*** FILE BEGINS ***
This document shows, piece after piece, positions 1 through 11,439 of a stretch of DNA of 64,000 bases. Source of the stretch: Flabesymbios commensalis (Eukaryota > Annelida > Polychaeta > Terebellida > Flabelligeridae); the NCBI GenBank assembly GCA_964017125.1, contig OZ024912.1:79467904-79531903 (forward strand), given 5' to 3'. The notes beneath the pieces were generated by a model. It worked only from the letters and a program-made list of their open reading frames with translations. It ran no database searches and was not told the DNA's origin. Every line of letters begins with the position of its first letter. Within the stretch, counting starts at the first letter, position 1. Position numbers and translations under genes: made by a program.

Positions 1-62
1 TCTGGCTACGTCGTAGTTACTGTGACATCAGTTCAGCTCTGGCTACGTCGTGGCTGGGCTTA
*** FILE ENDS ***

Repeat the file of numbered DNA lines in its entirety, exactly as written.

This document shows, piece after piece, positions 1 through 11,439 of a stretch of DNA of 64,000 bases. Source of the stretch: Flabesymbios commensalis (Eukaryota > Annelida > Polychaeta > Terebellida > Flabelligeridae); the NCBI GenBank assembly GCA_964017125.1, contig OZ024912.1:79467904-79531903 (forward strand), given 5' to 3'. The notes beneath the pieces were generated by a model. It worked only from the letters and a program-made list of their open reading frames with translations. It ran no database searches and was not told the DNA's origin. Every line of letters begins with the position of its first letter. Within the stretch, counting starts at the first letter, position 1. Position numbers and translations under genes: made by a program.

Positions 1-62
1 TCTGGCTACGTCGTAGTTACTGTGACATCAGTTCAGCTCTGGCTACGTCGTGGCTGGGCTTA